The reason behind the lesson


The most important question!

As you can see from my blog description, I am a big fan of giving learning context.  All too often I sat through lessons growing up wondering “Why am I learning this?  Who would ever need to know this?”

If these questions do not get answered fairly sharpish – the lesson is lost – students are wasting their time daydreaming and the teacher is wasting their time talking to themselves!

How? …Make it relevant

So, in a nutshell, relate learning objectives to real life – for example, what types of careers require a high level of expertise in this, what jobs would it be more of a ‘nice to have‘ additional skill, and where and when might I use this learning outside the classroom in general (hobbies, everyday life, travelling, communicating, understanding etc.)?  A discussion of this nature can sometimes end up getting lost in a labyrinth – which exit do you take?  It is up to you to navigate and lead so too much time is not spent on the discussion instead of the lesson!

When and Where?

This approach can be taken in almost every subject and every lesson and often can act as an effective wrap-around discussion point.  Start the lesson with the objective as per usual, and then ask the students why they think this is an area that should be covered in school.  Needless to say there will be some smart answers, but embrace that, and as this question becomes commonplace, the smart answers will either die out or become part of a lively introduction to the lesson, one which the students also embrace.  Starting a lesson surrounded by smiles is never a bad thing!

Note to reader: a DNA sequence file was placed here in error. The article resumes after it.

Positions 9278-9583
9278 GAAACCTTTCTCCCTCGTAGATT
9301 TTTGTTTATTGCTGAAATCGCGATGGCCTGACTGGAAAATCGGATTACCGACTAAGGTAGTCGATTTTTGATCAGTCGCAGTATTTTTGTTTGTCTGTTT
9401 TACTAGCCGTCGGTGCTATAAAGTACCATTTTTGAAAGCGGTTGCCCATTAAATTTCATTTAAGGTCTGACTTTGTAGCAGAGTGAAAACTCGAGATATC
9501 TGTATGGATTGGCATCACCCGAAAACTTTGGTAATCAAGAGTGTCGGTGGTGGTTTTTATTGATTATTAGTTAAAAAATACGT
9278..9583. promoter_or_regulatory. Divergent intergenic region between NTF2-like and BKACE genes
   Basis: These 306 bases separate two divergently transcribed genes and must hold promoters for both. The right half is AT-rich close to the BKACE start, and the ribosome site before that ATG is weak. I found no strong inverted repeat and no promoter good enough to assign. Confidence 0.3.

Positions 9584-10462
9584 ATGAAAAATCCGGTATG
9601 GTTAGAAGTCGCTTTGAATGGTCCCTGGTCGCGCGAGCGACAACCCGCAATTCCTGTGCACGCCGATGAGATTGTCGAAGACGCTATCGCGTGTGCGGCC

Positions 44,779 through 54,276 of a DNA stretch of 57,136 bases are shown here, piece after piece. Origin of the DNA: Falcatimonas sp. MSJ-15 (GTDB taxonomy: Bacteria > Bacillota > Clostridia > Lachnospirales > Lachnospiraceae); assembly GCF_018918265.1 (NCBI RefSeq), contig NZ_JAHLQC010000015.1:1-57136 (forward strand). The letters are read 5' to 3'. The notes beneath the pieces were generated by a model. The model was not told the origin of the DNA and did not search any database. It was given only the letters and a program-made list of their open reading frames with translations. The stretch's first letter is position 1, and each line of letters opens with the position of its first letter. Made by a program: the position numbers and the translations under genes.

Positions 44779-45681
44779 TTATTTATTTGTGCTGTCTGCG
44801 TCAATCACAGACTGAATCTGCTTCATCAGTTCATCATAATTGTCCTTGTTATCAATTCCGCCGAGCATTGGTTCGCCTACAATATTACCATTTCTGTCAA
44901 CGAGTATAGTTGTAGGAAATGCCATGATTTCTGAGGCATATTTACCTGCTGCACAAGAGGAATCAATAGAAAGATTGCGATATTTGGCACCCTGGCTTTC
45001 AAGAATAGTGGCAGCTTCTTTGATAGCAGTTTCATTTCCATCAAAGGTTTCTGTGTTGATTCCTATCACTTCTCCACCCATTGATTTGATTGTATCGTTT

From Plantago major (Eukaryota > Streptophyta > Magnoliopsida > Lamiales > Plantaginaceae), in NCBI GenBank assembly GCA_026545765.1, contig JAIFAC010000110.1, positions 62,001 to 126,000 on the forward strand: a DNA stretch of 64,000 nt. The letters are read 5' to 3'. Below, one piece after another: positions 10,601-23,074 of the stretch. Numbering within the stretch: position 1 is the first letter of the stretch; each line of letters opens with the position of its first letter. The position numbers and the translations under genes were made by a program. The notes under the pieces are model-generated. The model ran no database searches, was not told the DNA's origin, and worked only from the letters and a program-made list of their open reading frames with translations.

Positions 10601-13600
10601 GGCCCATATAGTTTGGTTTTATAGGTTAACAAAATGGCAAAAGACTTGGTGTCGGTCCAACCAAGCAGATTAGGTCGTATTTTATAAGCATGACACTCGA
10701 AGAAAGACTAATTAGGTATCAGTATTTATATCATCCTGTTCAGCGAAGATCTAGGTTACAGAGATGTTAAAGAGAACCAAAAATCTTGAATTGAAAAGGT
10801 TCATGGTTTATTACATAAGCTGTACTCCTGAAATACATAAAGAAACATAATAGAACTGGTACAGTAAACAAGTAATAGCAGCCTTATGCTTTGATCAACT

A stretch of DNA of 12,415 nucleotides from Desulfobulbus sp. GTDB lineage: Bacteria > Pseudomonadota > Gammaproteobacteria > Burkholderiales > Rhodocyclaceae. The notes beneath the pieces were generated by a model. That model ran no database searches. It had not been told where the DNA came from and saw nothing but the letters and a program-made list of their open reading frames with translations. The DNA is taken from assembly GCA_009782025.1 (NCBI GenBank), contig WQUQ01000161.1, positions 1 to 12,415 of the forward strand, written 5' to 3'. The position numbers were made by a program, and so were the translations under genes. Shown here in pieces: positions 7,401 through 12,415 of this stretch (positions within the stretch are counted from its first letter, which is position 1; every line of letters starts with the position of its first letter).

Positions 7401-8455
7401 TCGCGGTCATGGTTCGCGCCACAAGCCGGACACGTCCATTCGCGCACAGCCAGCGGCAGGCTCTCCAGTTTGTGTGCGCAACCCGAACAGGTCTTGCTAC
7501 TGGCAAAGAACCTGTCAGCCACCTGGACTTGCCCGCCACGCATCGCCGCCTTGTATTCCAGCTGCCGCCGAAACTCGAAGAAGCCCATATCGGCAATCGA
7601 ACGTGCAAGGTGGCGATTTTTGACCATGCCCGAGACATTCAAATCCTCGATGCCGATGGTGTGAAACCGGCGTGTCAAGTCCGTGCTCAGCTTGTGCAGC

Wrap it up…

At the end of the lesson, it is worthwhile revisiting this question too – now how do the students feel about the lesson objective?  Are their feelings different?  Was it worthwhile covering?  Can anyone see themselves, or others, using their most recent learning in their future, perhaps through a different medium or context?

I have found this type of engagement in lessons really reaps rewards, especially with those students that are hardest to reach.

Check out my latest free resource on TES which inspired this blog, the first lesson in the ‘Running a Business’ series: 




Published by: Dylan McCarthy

Primary school teacher for 10+ years; I am always looking for ways to engage children in their learning and encourage independent, self-motivated learners. Giving lessons context by making them relevant to students, regardless of age, is the key to unlocking even the most reluctant learners potential and enthusiasm; ultimately helping them find their own route to happiness in life. A big believer in building up resilience and promoting teamwork! Talent X Effort = Achievement

Categories Education, Learning opportunities, Real-life learningTags, , Leave a comment

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